Back to today: I walk about 30 miles a week and go running 3-4 times weekly. With my injury, I am forced to consciously take every step carefully and precisely to prevent stumbling on hilly terrain and stairs. I still fall, but I get back up and move on. As part of this rehab mission, I have always become a 3-day-a-week regular at my gym. It’s like CHEERS: They wave to me when I enter.

I have made good progress on the weights, treadmill and swimming once a week. I am not concerned about sweating hard and growling during my last 2-3 repetitions on a challenging weight. And I am now leg pressing as much as the machine can handle, and that leg press is the best rehab exercise for my knees, bar none.

As I mentioned earlier, I weighted 262 about 2.5-3 years ago after the surgery. Now I am 224 pounds, a 38-pound drop based on taking known weaknesses and focusing on them – intently! I never ran cross country or sprints. So my 5K runs for practice and in competition are new stimulus to my body. Your body and mine alike dislike the same excercises over and over. I mix long walks with pure sprints with quarter-mile jogs, but the running itself is my body’s best cardio workout.

It may be different for you. And 224 pounds is the lightest I have weighed in more than 20 years. I could not have imagined that after I reached 35 or 40 years old. It’s incredible to be moving down in weight while eating well and taking all-natural supplements from Plexus. The combination of eating healthier, exercising consistently and taking vitamins and the right supplements is a rare combination that gave me more energy, endurance, focus and better results.

I cannot tell you how happy I am with the strength, quickness, flexibility and overall health I am feeling right now. Also I take less than 50 percent of the insulin I injected three years ago. To all of you real runners out there, I’m not Clydesdale size yet, but my goal of 205-210 is within sight. Then I will bust that 35-minute barrier in a 5K race.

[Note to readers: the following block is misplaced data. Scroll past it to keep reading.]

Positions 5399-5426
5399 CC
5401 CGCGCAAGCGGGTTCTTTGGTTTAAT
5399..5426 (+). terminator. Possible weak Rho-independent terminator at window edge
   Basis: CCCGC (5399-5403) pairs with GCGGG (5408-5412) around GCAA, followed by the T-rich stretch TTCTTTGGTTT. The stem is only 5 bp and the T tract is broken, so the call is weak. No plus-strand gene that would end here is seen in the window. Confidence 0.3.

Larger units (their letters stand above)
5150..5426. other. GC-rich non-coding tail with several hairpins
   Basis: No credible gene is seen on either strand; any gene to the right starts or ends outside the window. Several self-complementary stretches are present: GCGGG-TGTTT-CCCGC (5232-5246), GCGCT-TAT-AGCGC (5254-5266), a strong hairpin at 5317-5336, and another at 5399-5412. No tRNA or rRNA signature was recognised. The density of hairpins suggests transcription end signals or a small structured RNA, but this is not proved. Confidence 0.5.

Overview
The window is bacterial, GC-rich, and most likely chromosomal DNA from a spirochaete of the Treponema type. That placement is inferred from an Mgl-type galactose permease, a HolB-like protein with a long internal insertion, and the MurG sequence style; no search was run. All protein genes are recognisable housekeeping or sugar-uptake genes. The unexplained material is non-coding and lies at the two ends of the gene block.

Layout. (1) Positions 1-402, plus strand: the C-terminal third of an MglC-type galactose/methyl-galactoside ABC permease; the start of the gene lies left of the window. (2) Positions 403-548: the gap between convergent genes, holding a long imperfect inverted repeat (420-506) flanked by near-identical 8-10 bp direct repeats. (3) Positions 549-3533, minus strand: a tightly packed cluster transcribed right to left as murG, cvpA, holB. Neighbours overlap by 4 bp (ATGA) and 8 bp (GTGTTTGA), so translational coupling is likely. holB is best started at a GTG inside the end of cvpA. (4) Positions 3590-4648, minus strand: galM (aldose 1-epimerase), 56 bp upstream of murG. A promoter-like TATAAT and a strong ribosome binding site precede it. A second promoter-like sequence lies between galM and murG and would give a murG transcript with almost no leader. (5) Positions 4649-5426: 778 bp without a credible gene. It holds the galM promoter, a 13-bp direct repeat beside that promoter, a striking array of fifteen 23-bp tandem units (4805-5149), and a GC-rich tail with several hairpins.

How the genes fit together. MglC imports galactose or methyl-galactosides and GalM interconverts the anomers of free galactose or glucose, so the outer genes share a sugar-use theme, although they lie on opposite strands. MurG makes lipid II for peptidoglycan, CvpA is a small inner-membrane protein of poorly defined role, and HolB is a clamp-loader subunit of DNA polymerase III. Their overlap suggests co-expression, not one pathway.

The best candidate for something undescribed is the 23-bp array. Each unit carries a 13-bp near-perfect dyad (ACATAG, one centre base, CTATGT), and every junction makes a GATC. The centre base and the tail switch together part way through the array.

And if a 51-year-old man with a chronic disease and one knee can do that, I’m sure you can at least walk 15-30 minutes after you get home from work. How about it? Are you willing to join me?



By Terry Carter, Editor

As parents, tradition says we will adore our kids when they are very young, teach them when they are willing and withstand the rebellious years until they move on (not .org).

My wife and I are nearing our 29th wedding anniversary, and our offspring are fully sprung. That is, they all have their own lives and homes outside ours — and they are 21+ years old. None have children yet. So Mother’s Day and Father’s Day are just opportunities to give the parentals a hug one more time from their 20-something mindset, I imagine.

Just wait until you children arrive, my children. Then those holidays will mean more to you. With luck kindness and generosity will be key traits you teach your young ones. If so, the rewards are well received on all holidays. 

But tonight I mention traditional values like love. As my son celebrated his epic birthday this weekend, I already see a great man who is capable of achieving any goal — as all of our children are. Of course all parents think their kids are the greatest thing on Earth, and I signed up for that class three decades ago.